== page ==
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Friday, 19 April 2024

LET US PRAY

Opinions

"Pray for London." "Pray for Madrid." "Pray for Paris." It seems "Pray for such-and-such a place" is increasingly becoming the catchphrase in modern times, especially following acts of terror or natural disasters. We rally around these catchphrases and calls for prayer and even use them as our profile pictures in our social media pages. It's the "in thing." But do we really believe in what we're calling for? And why do we often only want to pray when we're in trouble?

Does prayer work? I mean really work?

You bet it does!

But saying that does not mean that prayers are the spiritual equivalent of coins which we place in a Divine vending machine and that if we put the right ones in, in the proper sequence, we will automatically be granted whatever it is we ask for, especially in tough times. That would be magic or manipulation, not prayer.

Atheists are often very aggressive when it comes to attacking Christianity, and one of the topics they often criticize is prayer. Since they believe (deny, lack belief, etc.,) that there is no God, therefore prayer cannot work – no matter what is said. The problem is that atheists who attack Christianity regarding prayer have three major problems. First, they need to deal with their own false assumptions that constrain their objectivity. Second, how would they judge if prayer works. Third, they don't understand how prayer works.

In the first case, atheists can only assume that God does not exist. They cannot know for sure that God does not exist because it is not possible to know all arguments and evidences for and against God's existence – which means there could be arguments and evidences they have not yet heard. So, ultimately, his position is held by faith–even if he wants to say it is an informed "faith."

Once his belief is in place, all evidence and arguments for God must be filtered through that paradigm. Prayer, then, could not possibly work because it would mean that God existed.

Second, how would atheists judge whether or not prayer works? Do they want repeatable experiments and regular quantifiable data so that the efficacy of prayer can be tested and measured? That would be a problem. If prayer "A" resulted in effect "B," then we would see a correspondence of prayer and result – something the atheist could see and verify. But if this were the case, such a phenomena would not be a demonstration that God exists. Instead, it would be a demonstration that uttering certain words in certain patterns brings certain results.  This would imply that a new property of the universe has been discovered, and that by saying certain words certain results occur. This would not demonstrate that God exists. Besides, we call this phenomena sorcery.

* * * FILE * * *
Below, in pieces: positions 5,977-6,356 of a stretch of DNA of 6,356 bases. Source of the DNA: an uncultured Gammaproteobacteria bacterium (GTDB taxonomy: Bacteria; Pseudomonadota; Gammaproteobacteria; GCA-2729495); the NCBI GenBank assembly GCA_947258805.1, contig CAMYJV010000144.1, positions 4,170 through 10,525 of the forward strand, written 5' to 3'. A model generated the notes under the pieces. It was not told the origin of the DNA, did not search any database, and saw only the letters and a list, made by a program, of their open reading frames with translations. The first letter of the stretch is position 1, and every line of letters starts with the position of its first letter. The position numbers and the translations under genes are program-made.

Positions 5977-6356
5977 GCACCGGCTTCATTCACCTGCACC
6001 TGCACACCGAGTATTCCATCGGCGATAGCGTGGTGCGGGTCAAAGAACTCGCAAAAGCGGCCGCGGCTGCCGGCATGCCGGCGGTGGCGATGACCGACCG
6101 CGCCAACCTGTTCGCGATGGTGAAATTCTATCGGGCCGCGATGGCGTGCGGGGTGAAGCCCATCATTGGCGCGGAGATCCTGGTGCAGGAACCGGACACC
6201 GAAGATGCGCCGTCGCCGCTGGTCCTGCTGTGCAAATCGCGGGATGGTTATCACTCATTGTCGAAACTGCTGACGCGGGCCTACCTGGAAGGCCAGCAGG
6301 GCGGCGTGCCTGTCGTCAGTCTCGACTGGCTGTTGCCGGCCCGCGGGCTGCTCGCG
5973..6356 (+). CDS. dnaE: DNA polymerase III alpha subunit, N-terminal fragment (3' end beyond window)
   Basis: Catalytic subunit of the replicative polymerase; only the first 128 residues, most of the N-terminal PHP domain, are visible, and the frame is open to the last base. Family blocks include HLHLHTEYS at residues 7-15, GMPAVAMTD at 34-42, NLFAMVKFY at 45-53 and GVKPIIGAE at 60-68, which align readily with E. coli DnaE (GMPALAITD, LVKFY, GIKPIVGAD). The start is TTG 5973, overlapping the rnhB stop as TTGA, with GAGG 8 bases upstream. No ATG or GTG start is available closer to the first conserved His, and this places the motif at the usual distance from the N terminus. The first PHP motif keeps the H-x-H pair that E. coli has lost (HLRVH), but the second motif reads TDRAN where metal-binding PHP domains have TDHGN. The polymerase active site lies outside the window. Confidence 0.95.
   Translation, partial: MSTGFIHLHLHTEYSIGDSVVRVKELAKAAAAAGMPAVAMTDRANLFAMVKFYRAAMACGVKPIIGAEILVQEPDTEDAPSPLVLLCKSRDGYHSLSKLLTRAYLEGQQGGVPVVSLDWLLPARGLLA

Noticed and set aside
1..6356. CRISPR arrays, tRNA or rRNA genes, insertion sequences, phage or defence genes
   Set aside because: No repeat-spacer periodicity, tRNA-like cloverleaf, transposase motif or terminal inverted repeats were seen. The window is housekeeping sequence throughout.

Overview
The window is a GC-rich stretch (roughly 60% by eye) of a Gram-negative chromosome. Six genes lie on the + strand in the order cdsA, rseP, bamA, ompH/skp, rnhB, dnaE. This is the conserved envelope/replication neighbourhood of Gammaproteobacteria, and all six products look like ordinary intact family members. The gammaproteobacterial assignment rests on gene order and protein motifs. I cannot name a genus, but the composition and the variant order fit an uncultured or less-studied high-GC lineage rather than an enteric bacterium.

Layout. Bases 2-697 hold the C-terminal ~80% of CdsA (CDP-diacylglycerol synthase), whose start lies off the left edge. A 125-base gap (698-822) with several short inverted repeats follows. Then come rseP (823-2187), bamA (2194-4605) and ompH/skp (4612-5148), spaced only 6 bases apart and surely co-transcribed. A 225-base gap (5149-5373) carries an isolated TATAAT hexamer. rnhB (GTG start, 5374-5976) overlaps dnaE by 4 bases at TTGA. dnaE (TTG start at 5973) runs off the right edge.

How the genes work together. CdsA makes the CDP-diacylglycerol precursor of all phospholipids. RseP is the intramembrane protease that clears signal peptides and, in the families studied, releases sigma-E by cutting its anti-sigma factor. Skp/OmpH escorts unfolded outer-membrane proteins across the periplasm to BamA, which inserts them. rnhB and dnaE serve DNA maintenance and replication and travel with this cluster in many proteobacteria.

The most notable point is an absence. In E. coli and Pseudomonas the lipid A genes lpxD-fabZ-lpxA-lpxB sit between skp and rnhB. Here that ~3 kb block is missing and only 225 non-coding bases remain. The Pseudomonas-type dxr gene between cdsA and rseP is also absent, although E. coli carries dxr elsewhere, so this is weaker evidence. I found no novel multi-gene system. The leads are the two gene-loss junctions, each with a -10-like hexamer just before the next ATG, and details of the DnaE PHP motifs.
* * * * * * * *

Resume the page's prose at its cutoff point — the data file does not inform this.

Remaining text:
Third, prayer doesn't work the way the atheists imply it should. Biblically speaking, prayer is offered to a Living Being who, according to Christianity, works all things after the counsel of his will (Ephesians 1:11) and not ours. God, like any rational being, may or may not answer a request from someone. Think about this: if my child asks me for ice cream and I don't want to give it to her, does it mean I don't exist, or that her asking me for things doesn't work? Of course not.

That doesn't stop the atheist from citing "studies" where the efficacy of prayer is measured and found to be useless – according to them. But that is what you'd expect if God, in his infinite wisdom, refused to be quantified by those who deny him and want him, essentially, to perform parlor tricks by responding to prayers in such a regular and man-centered manner so that his "performance" (and prayer's efficacy) can be measured. In other words, atheists, who deny God, want God to do what they want him to do, so they can be convinced. But God doesn't submit to his creation – especially to those who deny him.

But still, does prayer work? Yes it does. I've experienced profound answers many times. But, of course, if I were to offer my experiences and answered prayers, the atheist would say it's too subjective and not quantifiable. Therefore, they would reject it. So we are at an impasse. The atheist requirement of observation, testability, etc., can't affirm or deny prayer's efficacy. So, it isn't possible to win with the atheist when he sets up a criteria that is impossible to satisfy and especially when all answers have to be filtered through his atheistic worldview which requires that prayer will not work.

The atheist, in my opinion, has arrogantly challenged God by viewing non-answered prayer as evidence that He does not exist. The Bible says that God hides himself from the proud (James 4:6). So according to Scripture, atheists cannot and will not see that prayer works, and they will continue to deny God and elevate their own sense of truth and reality.

I believe in a personal God – one who listens to my prayers, especially when those I love are suffering, when I am at a loss, or when things seem so dark in the world that there is no other response that makes any sense. I pray to that God and hope that I do get what I want, but we all know that’s not exactly how it works. I wish it were that easy.

The one or ones to whom any of us pray, and for the purposes of my question it makes no difference who that one or ones is or what name they are called, is not a vending machine which is manipulated by the user in order to obtain goodies – even very serious and totally appropriate ones. And if one can only appreciate the efficacy of prayer in those terms, then I take back my initial assertion about prayer working.